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Stomach virus cases on the rise

January 06, 2017

While many residents and health care officials are worrying about an influx of influenza cases, local hospital staff are concerned about an increase in the number of patients who are paying a visit for gastrointestinal symptoms.

According to information released by the staff at Sampson Regional Medical Center, a large number of patients have presented with intestinal issues like nausea, vomiting and diarrhea.

“We are continuing to see an increase in the number of patients presenting at the emergency department with gastrointestinal issues,” Connie Wolfe, director of emergency services at SRMC, said.

Just in the first few days of the new year, Wolfe said the emergency department has seen 13 cases of the stomach virus. Those numbers have only risen since the problem peaked in October when a total of 93 patients were seen for the same problems. In November, that number rose to 109 and rose again in December with 122 total cases of the virus.

“So far, there have not been any individuals hospitalized due to the gastrointestinal bug,” Wolfe added.

According to Wolfe, individuals who experience symptoms related to viral gastroenteritis usually begin to feel better on their own in just a couple of days. However, the virus becomes more of an issue when signs of dehydration begin.

“Individuals that experience symptoms of viral gastroenteritis will usually resolve on its own within a couple of days,” Wolfe explained. “However, individuals should seek treatment from a primary care physician, urgent care or emergency room when they see signs of dehydration.”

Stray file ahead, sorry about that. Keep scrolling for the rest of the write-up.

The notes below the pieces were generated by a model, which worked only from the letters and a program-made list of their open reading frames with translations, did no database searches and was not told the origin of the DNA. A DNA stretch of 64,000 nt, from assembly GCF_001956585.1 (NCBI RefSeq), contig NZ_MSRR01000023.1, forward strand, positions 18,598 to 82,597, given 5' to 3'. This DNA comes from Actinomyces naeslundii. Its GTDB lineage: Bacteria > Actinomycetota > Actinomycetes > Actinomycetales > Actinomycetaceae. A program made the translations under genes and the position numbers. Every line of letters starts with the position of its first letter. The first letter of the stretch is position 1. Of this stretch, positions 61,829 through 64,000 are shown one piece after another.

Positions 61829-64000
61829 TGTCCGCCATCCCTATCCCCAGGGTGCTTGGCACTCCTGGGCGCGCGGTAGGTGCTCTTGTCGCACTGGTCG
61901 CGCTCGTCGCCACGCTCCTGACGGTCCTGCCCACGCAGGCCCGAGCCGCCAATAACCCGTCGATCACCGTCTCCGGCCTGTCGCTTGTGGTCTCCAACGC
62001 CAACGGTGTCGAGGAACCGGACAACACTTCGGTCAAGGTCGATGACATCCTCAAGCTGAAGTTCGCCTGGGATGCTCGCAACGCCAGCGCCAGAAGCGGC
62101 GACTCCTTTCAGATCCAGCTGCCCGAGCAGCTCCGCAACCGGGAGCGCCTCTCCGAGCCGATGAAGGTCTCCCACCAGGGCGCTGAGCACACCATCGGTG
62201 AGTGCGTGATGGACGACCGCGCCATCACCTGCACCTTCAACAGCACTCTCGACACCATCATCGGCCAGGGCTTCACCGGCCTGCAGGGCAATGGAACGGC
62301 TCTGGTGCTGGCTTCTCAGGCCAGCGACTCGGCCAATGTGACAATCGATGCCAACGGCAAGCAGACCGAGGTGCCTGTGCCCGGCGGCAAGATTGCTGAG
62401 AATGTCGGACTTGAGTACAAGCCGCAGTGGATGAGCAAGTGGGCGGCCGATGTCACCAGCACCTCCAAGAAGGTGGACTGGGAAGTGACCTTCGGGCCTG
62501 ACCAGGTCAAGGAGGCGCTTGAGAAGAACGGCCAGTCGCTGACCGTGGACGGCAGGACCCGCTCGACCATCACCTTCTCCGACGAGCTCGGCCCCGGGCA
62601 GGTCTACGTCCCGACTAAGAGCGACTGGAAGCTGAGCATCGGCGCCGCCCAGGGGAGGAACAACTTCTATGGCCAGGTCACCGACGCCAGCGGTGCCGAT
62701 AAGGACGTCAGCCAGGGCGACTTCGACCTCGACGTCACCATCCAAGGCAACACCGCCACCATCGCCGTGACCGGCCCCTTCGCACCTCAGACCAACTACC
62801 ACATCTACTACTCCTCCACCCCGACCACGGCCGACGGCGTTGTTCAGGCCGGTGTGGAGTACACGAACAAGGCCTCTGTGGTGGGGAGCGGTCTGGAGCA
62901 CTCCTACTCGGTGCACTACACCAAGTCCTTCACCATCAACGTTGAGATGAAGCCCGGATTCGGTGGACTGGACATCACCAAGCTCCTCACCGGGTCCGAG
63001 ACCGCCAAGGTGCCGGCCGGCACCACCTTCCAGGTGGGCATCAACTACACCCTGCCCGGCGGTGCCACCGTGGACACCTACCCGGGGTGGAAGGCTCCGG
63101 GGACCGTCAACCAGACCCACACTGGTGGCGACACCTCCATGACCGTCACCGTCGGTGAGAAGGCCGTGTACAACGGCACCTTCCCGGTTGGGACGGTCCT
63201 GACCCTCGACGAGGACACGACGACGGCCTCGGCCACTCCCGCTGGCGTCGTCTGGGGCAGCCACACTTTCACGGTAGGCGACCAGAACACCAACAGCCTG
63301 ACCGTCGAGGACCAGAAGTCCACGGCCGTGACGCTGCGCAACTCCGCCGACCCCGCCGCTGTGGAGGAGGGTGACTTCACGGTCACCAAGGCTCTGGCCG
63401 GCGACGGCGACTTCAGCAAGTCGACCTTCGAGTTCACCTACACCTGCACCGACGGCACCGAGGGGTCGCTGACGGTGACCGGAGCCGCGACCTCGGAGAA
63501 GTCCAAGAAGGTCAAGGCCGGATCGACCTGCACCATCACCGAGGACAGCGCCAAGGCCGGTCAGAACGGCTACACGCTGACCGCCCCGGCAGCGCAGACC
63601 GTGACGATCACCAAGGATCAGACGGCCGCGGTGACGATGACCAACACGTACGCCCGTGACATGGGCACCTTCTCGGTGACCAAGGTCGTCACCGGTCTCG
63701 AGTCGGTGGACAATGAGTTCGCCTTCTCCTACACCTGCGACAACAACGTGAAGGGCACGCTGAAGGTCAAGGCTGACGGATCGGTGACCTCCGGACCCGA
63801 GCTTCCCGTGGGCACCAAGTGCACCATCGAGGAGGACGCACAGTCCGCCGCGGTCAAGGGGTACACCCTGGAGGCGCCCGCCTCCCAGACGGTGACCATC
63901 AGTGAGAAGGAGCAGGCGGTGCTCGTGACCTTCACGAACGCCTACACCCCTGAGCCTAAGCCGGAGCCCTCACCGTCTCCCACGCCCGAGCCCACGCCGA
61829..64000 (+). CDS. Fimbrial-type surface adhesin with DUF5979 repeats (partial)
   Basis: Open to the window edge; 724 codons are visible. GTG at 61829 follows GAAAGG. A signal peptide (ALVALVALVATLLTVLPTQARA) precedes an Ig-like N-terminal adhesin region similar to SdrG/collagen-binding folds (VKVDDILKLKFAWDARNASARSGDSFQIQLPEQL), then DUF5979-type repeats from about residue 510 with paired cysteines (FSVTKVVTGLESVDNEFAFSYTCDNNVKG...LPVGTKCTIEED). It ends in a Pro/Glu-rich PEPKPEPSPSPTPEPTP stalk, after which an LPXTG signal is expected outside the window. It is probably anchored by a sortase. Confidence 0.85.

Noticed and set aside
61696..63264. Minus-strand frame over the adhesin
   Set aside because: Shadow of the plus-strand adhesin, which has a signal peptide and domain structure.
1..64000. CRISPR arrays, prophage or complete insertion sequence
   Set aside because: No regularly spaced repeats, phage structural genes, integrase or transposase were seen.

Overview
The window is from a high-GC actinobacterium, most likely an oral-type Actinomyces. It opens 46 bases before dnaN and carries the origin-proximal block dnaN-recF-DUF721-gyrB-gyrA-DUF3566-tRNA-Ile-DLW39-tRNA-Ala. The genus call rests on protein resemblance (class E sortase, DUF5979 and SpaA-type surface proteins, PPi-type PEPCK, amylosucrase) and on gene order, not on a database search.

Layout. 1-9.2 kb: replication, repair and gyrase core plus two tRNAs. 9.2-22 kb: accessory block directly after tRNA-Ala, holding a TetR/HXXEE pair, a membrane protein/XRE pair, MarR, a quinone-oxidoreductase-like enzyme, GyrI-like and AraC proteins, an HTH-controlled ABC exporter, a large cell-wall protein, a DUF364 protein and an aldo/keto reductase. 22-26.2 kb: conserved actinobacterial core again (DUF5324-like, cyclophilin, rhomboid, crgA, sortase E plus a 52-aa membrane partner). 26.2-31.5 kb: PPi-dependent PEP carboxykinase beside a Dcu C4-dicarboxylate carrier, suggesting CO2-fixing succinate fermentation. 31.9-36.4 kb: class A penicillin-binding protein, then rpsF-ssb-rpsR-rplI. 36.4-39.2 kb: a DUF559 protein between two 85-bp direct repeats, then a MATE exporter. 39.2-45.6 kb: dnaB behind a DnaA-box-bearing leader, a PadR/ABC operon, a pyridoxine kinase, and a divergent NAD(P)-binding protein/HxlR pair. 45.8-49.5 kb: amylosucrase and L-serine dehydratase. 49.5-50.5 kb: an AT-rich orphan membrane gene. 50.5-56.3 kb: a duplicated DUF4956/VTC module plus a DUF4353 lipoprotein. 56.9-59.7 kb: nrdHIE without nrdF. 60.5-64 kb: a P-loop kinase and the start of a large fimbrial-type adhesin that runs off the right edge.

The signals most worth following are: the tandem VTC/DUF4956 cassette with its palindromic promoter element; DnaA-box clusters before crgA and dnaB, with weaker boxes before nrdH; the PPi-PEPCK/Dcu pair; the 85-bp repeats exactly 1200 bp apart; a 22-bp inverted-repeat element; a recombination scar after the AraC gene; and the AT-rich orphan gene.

The signs of dehydration, according to Wolfe, are no urine for eight hours or a decrease in the normal number of wet diapers for infants, no tears when crying or a very dry, tacky mouth, confusion, lethargy, severe pain or bloody stools.

To avoid dehydration, individuals can try to eat small amounts of ice chips or sips of water, or clear broth. Wolfe said infants and small children may need an oral rehydration solution like Pedialyte.

“Adults can also use this,” Wolfe said. “Frequent small sips of fluid are important to prevent dehydration. Once individuals are able to tolerate fluids, ease back into eating solid foods with bland, easy to digest foods such as crackers, toast, gelatin, bananas or rice. Avoid diary and caffeine until you feel better.”

“Gastroenteritis is frequently spread by close contact with infected people or touching contaminated surfaces,” Wolfe said. “Frequent hand washing with soap and water is the most effective way to prevent the spread. Wiping down surfaces that may have been contaminated with a disinfectant solution frequently will also help.”

Much like preventing the spread of the flu virus, health care officials urge residents to practice good hand hygiene by washing hands often and thoroughly. The disinfecting of surfaces is also important and avoiding close contact with someone who is infected can help prevent the virus from spreading.

Sampson Regional Medical Center has hygiene stations located all all main entrances and throughout the hospital to promote hand washing and the use of face masks. While patients or visitors are not required to wear a mask at the hospital, officials highly encourage the practice to help prevent the spreading of germs